by Melody Keilig
With social media showing us adorable puppy videos and a picture-perfect life, we may get tempted to adopt a pup. But too often, we don’t see the not-so-fun side of providing for a puppy, so here’s how to prep before your get your pup!
Who isn’t tempted to bring a puppy home because "he's just so darn cute!"?” Maybe you’ve moved to a new city and feel lonely, you’re bored of your regular daily routine, or you’ve always wanted a puppy, and now you think it’s the perfect time for you. But you must be prepared for the not-so-fun parts of bringing a puppy home.
We’re talking about paying vet bills, buying puppy toys, a proper crate, blankets, food, and even dental care! There’s nothing more important for a puppy than having a safe, clean, and loving home. Here's how to ensure that the puppies we bring home are properly cared for and come from humane sources.
Where to Get Your Puppy
Although we strongly advocate for adopting puppies and dogs before going to a breeder, there are humane ways to do both. However, we’ll primarily focus on the best ways to give a shelter puppy or dog a loving home.
When looking for a puppy to bring into your home, never purchase one from a pet store. Even if they claim to be humane, it’s very likely that the pet store is buying puppies from puppy mills.
These cruel operations keep dogs and puppies in cramped, unclean, and inhumane conditions. Unfortunately, the people who run these puppy mills breed as many puppies as possible to sell and make money.
The only places you should be able to pay for a puppy are at animal shelters, rescue organizations or responsible breeders. So don’t give pet stores your money if you’re looking for a puppy. It will only empower the puppy mills in the background even more.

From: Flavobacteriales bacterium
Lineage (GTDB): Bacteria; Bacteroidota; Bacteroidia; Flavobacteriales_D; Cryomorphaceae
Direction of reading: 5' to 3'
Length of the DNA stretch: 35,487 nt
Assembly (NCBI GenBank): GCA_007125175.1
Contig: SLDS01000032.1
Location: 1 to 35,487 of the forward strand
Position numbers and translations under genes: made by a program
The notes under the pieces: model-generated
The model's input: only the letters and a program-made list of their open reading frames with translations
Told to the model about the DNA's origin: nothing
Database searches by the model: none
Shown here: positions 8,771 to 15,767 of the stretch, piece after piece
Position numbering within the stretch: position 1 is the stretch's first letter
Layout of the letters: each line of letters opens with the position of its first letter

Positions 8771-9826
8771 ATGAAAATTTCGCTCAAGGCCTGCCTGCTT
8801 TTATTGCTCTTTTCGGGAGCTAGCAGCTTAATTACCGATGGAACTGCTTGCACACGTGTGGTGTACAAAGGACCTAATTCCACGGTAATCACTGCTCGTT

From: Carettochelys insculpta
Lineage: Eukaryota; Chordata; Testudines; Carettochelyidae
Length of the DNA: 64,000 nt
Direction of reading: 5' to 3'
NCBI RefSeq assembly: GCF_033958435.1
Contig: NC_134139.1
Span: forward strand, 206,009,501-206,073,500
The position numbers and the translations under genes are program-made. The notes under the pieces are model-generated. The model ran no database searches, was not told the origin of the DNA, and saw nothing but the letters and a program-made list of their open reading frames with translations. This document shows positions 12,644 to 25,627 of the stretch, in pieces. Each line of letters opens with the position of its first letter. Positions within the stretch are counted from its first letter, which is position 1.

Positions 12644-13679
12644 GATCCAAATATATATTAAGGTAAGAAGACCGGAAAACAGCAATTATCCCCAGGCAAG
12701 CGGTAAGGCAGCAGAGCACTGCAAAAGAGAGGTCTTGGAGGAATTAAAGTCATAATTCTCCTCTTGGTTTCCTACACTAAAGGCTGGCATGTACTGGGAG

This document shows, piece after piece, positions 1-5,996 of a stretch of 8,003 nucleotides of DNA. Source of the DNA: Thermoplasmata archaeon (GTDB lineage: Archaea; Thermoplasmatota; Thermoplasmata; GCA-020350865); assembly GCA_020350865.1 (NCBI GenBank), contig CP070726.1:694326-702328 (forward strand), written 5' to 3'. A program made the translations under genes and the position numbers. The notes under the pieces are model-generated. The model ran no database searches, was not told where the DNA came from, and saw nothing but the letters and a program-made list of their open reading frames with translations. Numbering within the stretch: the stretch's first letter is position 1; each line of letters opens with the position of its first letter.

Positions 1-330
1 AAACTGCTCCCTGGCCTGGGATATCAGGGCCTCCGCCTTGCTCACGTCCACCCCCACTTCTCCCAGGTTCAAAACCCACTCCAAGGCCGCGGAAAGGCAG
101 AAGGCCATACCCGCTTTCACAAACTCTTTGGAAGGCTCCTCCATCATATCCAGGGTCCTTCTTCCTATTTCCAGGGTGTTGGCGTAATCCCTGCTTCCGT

You never want to purchase a puppy through a website, especially if you aren’t allowed by the breeder to visit the facilities. This is a huge red flag because you should be able to view any facility with dogs looking for a home. So if you ask the breeder to visit the building and they refuse or give you excuses, don’t give them your money.
Why We Highly Recommend Adopting from Shelters
Finding responsible breeders is possible, but they won’t always have puppies because they breed sparingly. Suppose you’re looking for a puppy, and the breeders in your area don’t have any ready to adopt. In that case, it’s better to adopt from a shelter or from a rescue where there is a consistent flow of dogs needing loving homes.
Why wait weeks to months for a puppy when there are dogs and pups in the shelter waiting for adoption?
If you’re in love with a particular dog breed, look for breed-specific rescue organizations so you can adopt the breed you love. But, sometimes, it’s not about the breed but about the instant connection you feel with dogs. Give all of the shelter dogs a chance and see who you can find at your local shelter: you never know when you’ll have that magical connection!
Think About Responsibility
Okay, you’ve got your plan about where you’ll adopt your puppy. Now it’s time to consider how your life could change as soon as you bring a puppy into your home.
Go through your regular routine and think about how having a puppy could change that routine. For example, would it be challenging to take time off work to bring your puppy to the veterinarian? Do you live alone and will have to leave your puppy home at times? When you come home, whether from work or from running errands, will you have the willpower to take a walk with your puppy?